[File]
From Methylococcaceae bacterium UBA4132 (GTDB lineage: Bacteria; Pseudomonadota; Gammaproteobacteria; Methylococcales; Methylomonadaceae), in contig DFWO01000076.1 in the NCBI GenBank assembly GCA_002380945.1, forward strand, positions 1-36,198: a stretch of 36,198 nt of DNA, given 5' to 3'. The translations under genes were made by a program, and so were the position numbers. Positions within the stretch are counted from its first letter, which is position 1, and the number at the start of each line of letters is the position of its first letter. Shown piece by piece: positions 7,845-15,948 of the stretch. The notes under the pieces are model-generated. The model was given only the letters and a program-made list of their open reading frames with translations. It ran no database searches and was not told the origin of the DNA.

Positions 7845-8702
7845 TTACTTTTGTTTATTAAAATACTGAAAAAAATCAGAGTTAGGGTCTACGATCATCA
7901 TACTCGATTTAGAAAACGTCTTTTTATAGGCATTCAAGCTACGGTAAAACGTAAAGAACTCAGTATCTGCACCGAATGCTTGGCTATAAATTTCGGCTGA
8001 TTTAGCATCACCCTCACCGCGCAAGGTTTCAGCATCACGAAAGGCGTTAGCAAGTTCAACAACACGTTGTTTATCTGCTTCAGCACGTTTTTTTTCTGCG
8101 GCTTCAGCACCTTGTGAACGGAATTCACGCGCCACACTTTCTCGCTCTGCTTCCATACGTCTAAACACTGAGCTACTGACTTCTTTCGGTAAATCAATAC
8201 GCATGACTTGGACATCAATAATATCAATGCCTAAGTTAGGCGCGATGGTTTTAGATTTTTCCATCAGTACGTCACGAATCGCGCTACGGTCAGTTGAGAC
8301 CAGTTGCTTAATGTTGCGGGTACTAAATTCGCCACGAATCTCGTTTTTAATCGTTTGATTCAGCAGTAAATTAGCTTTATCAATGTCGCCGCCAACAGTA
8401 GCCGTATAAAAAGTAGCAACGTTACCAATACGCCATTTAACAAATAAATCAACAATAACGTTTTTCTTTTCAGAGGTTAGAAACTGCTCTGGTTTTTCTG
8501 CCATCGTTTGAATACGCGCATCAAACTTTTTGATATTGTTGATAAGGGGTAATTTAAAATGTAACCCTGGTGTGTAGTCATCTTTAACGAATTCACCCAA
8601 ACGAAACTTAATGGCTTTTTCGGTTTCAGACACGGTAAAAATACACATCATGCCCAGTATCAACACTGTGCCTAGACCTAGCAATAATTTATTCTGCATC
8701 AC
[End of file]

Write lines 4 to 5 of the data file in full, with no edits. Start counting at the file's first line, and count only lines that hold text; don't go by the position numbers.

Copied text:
7901 TACTCGATTTAGAAAACGTCTTTTTATAGGCATTCAAGCTACGGTAAAACGTAAAGAACTCAGTATCTGCACCGAATGCTTGGCTATAAATTTCGGCTGA
8001 TTTAGCATCACCCTCACCGCGCAAGGTTTCAGCATCACGAAAGGCGTTAGCAAGTTCAACAACACGTTGTTTATCTGCTTCAGCACGTTTTTTTTCTGCG